Acts of Service or Enabling?

“Most of all, love each other as if your life depended on it. Love makes up for practically anything. Be quick to give a meal to the hungry, a bed to the homeless—cheerfully. Be generous with the different things God gave you, passing them around so all get in on it: if words, let it be God’s words; if help, let it be God’s hearty help. That way, God’s bright presence will be evident in everything through Jesus, and he’ll get all the credit as the One mighty in everything—encores to the end of time. Oh, yes!”

I Peter 4: 8-11 (The Message)


One of my gifts is encouraging. Another is serving. I love to serve my husband and I love to serve my kids. As a result, I sometimes struggle knowing the difference between teaching my children independence and serving them out of love. Sometimes, my kids get upset with me because I’ll make them do something for themselves but will turn around and do the same thing for their dad. They throw the “It’s not fair” card and to an extent, they’re right. But, on the other hand, they’re also wrong.

My job isn’t to train my husband. His mom did a great job of raising him and he has already learned how to be a fully functioning, independent adult. We got married a little later in life, and he lived on his own for many years before we met. I have no doubt about his ability to cook, clean, wash, shop for food, etc. However, our children haven’t achieved that level of independence yet, and it’s my job as their mother to teach them. Someday, if God allows, they will get married and I would love to know that I did my best to equip them well to fulfill their role as husband or wife and, again, if God allows, mother or father.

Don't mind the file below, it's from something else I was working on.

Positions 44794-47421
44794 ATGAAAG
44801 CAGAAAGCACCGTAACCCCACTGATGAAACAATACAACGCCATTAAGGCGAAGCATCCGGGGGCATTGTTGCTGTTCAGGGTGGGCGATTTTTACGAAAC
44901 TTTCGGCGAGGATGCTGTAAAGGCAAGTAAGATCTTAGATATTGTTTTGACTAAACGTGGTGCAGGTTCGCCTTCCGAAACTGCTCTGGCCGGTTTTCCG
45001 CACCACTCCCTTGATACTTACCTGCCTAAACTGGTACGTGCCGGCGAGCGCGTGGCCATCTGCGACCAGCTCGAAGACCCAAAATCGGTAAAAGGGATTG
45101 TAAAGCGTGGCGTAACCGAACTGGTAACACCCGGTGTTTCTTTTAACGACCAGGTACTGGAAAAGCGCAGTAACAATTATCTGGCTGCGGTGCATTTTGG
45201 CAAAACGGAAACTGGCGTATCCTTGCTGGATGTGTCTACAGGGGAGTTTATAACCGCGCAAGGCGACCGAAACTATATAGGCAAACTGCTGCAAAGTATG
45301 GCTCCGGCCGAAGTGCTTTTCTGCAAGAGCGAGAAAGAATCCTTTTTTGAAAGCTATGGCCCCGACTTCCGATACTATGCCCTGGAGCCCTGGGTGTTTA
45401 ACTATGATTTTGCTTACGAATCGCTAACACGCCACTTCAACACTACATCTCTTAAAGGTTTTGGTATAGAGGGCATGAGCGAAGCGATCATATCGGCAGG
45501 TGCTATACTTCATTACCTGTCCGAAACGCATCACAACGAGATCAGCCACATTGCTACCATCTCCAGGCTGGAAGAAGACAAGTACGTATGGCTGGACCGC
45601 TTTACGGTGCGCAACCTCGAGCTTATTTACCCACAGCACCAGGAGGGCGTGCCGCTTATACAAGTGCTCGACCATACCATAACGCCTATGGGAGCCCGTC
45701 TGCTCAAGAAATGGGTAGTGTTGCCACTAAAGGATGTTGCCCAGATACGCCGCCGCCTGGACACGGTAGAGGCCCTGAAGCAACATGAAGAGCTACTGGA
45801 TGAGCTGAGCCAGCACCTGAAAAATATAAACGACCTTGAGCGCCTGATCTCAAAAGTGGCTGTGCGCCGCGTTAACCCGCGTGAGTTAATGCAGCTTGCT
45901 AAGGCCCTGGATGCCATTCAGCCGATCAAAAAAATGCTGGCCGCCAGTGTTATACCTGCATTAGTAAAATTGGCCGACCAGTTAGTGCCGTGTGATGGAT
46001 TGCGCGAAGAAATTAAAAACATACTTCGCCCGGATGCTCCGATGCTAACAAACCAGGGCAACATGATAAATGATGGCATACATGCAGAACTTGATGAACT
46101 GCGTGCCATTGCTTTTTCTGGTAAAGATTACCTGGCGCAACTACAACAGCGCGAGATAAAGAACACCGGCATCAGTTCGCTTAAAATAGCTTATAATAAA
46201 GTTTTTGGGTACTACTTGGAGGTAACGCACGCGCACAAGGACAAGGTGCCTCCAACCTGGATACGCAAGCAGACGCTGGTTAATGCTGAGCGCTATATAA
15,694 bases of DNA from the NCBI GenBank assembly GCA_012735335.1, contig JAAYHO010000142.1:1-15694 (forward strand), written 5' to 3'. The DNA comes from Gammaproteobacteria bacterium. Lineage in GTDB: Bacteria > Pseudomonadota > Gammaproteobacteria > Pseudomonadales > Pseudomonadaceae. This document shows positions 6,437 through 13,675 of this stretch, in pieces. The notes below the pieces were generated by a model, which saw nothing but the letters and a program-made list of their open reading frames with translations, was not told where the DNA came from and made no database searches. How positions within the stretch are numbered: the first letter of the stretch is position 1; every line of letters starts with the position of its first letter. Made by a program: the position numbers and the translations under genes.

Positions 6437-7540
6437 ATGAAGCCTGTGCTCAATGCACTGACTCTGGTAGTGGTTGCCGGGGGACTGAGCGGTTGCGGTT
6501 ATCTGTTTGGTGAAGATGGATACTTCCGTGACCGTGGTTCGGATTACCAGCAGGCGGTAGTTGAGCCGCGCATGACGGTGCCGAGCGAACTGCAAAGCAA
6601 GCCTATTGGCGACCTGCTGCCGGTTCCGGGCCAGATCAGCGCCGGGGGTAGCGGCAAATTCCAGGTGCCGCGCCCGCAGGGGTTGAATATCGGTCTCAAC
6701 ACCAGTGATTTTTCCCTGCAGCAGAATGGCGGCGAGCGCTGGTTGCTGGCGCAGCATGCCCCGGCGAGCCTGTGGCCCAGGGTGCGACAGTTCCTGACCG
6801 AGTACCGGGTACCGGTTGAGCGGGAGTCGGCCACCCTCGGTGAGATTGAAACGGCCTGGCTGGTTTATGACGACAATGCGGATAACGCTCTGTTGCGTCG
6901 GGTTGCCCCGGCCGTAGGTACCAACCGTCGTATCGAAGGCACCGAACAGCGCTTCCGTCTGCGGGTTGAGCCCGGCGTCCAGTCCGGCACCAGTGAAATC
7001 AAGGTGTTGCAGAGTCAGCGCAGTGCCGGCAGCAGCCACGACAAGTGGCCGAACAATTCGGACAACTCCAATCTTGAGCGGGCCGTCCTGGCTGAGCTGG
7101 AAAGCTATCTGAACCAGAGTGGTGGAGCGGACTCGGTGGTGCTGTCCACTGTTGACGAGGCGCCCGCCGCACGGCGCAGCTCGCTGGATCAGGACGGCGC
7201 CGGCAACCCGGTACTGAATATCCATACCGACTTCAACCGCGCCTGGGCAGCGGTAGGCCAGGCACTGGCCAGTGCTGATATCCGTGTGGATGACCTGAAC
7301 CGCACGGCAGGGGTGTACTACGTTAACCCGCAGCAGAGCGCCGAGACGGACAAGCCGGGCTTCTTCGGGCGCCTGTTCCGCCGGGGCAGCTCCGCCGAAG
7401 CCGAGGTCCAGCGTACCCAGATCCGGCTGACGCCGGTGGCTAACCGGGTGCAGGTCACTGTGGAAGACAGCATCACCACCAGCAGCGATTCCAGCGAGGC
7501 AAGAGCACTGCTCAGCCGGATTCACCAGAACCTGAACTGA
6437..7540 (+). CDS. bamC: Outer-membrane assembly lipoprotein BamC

Therefore, if I continue to do everything for them, they’ll never learn the appropriate skills to pass on to their children. And, quite honestly, a huge motivating factor for me to continue to teach these skills is because I don’t want to be known as the “mother-in-law who never taught my spouse how to be independent.

It’s my choice to serve my husband by supplying food he enjoys eating, clean clothes, a relatively clean house, and a chance to relax at night while the dishes are washed and put away. It’s also my choice to give my children practice to learn the above skills so that they in turn can choose (or not) to serve their spouses in that way when they get married. Or, so that they can gain the confidence needed in those areas before venturing out on their own and focus on other aspects of adulthood – such as studying for their career of choice, working hard at their job after graduation, or focusing on reaching out and helping others.

I show love to my husband by making his life as easy as possible when he comes home. I show love to my children through practice of necessary life skills. The scenarios look opposite, and may seem unfair to those who are given the direction to work, but both are ways to love those God has blessed me with.

Everyone deserves a break, though, so when they least expect it, I will continue to give grace to each child from their chores occasionally – which is another way to show how much I love them.

© Cheri Swalwell 2014

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